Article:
Another strong point for Frontier is that there are three pricing tiers depending on what speeds are available in your area, so you won’t get stuck paying the same price for 9Mbps as someone who is getting 100Mbps. Look to our Frontier review for more information on Frontier plans and pricing.
One caveat with Frontier: consistently low customer satisfaction numbers indicate not all are pleased with the service. A good number of those customer internet service complaints can likely be attributed to slow speeds, as nearly three quarters of households serviceable for Frontier will only be eligible for download speeds ranging from 10 to 25Mbps, according to the FCC. Furthermore, the majority of customers will only have access to upload speeds ranging from 1 to 2Mbps. Still, if you don’t have faster options in your area, Frontier is worth a look for the fair-minded approach to pricing.
Read our Frontier home internet review.
 
Speeds of any DSL provider will vary by location — that’s just the nature of a DSL connection — but you’re likely to get the fastest DSL internet connection possible with Kinetic. Top speeds max out at around 232Mbps — more than double the max speeds of any other provider on our list excluding CenturyLink’s 120 and 140Mbps plans. 
Kinetic Internet 200, which advertises an internet connection speed range of 126-232Mbps starting at $37 per month, is not available in all service areas, but more than half of Kinetic customers will have internet access to speeds of 100Mbps or higher. The same goes for max upload speeds, which are higher than you’ll find among any major DSL provider.
Like Frontier, Kinetic by Windstream plans come with unlimited data and no contract requirements. Equipment is not included, though, and the rental fee will add around $10 to your monthly bill. Even so, it’s still one of the best DSL internet providers if you can get speeds up to 200Mbps or higher for $47 a month (plan price plus equipment). That’s an excellent deal.
Read more about Windstream and other top rural internet options.
 
These DSL providers all have sizable footprints throughout the US, but lack the speed, value or consistency of other providers to make our list of the best. They’re still worth checking out if available in your area. 
EarthLink established a fairly large DSL network by acquiring or using networks from other providers. DSL internet plans start at $45 per month for speeds around 25Mbps, but pricing and internet connection speeds can vary widely by location.
While Verizon Fios is the flagship of Verizon’s internet service, the ISP does offer DSL service in select areas. The starting pricing for its DSL plan is low at around $25 per month, but speeds any higher than 10Mbps are tough to find.
Wave Capital recently acquired DSL and fiber-optic networks from Frontier Communications in the Pacific Northwest and transferred service to its new brand, Ziply Fiber. Though “fiber” is in the name, the provider still offers DSL service. Plans start at $40 per month, but the download speeds are “variable.”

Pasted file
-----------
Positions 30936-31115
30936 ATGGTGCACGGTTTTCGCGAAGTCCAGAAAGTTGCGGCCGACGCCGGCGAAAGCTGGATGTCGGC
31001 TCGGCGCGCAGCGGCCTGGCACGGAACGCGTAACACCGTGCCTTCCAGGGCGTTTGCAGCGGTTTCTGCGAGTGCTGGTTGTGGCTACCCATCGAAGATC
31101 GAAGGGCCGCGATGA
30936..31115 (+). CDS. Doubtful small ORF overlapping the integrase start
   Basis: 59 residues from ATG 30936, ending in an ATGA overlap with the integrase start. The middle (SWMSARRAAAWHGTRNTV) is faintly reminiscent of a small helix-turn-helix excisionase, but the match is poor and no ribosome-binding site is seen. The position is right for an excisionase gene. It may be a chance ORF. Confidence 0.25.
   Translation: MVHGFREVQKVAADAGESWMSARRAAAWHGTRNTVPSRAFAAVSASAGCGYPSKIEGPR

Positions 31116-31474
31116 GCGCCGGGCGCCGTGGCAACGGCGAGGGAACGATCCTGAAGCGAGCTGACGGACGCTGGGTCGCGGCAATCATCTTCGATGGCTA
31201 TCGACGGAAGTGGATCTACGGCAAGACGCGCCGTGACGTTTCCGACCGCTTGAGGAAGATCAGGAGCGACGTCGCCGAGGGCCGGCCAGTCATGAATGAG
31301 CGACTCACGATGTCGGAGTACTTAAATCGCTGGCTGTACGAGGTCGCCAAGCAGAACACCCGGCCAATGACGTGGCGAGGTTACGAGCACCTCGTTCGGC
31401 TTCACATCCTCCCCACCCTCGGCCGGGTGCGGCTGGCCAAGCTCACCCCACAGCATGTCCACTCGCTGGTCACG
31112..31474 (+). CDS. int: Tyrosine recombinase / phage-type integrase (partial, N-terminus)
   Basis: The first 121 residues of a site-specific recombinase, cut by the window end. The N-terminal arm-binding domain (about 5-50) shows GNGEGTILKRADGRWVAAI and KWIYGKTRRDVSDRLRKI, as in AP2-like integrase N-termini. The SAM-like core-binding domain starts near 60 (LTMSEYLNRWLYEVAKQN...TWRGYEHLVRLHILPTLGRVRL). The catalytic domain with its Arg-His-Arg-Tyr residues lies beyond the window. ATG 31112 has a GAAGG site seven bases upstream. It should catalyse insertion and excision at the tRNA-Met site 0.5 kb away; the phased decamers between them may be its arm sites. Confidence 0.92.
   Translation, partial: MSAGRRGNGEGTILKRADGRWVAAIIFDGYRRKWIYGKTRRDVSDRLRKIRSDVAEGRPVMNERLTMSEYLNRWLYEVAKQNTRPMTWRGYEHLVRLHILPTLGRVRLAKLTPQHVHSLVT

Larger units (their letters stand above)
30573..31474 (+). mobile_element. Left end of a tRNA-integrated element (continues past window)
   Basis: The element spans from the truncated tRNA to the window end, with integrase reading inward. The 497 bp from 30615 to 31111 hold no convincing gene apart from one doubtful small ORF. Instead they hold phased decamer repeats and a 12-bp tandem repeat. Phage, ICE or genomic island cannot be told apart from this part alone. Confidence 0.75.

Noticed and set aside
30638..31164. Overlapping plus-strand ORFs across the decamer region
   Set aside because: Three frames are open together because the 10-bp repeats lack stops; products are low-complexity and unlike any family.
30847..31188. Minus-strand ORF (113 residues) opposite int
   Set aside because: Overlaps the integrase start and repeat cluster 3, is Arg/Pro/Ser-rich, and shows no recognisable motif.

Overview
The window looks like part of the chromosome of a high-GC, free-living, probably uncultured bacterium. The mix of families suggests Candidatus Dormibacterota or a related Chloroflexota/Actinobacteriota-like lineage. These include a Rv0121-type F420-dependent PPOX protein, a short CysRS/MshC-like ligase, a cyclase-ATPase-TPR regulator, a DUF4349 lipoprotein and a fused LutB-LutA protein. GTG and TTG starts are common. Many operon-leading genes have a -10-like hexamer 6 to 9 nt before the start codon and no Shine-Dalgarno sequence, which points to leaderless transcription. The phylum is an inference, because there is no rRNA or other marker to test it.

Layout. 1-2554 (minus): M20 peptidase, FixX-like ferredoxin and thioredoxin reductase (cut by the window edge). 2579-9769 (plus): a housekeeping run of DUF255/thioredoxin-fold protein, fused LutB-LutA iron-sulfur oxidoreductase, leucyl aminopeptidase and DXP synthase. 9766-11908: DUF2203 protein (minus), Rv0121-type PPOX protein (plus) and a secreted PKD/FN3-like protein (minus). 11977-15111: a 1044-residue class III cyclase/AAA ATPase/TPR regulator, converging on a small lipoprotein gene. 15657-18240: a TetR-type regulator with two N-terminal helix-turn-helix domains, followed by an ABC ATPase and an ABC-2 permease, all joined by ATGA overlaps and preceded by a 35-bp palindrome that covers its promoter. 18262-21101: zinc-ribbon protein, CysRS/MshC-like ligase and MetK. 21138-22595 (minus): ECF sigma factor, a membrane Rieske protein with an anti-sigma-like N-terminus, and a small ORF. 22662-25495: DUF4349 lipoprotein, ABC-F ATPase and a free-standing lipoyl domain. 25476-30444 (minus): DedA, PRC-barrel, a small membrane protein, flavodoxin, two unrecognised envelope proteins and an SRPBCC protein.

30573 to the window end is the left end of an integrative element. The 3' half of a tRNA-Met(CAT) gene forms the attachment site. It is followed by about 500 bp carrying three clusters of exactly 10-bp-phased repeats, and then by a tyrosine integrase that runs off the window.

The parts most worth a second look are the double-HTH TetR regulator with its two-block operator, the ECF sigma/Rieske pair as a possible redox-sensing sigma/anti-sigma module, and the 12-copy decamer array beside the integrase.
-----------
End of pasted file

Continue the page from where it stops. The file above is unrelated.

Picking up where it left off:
DSL internet is a common internet option thanks to high availability and low pricing, but relatively slow speeds will almost always fall well short of cable or fiber internet plans. That said, all of the DSL providers on our list offer speeds up to 100Mbps or higher in select areas, which is plenty of speed for streaming in HD and gaming online. Most providers also come with favorable service terms, such as unlimited data or high data allowances, contract-free service and price guarantees.
In most locations, no. Cable typically offers faster speeds and lower cost per Mbps than DSL. Some high-speed DSL providers, such as Kinetic, can deliver speeds that rival low or midlevel speed tiers available from a fiber-optic or cable provider. Additionally, DSL does offer slightly better availability than cable internet, especially in rural areas. 
DSL speeds are like the noise level at a concert. The closer you are to the stage, the louder it will be. With DSL, providers often use fiber-optic or coax cables to run service to local service hubs and from there use a telephone line to carry service to your home. These service hubs are like the stage at a concert. The closer your address is to a provider’s service hub, the faster your speeds are likely to be. This is why residents of more remote, rural areas are often stuck with the slowest DSL speeds. 
Though DSL also uses your phone line for service, DSL and dial-up are two completely different internet connections. DSL uses the phone line differently than dial-up or your home telephone service, enabling an “always on” connection and simultaneous use of your home phone for making calls.
For more information about DSL internet and how it compares to other internet types and providers, view our list of the best internet providers of 2021.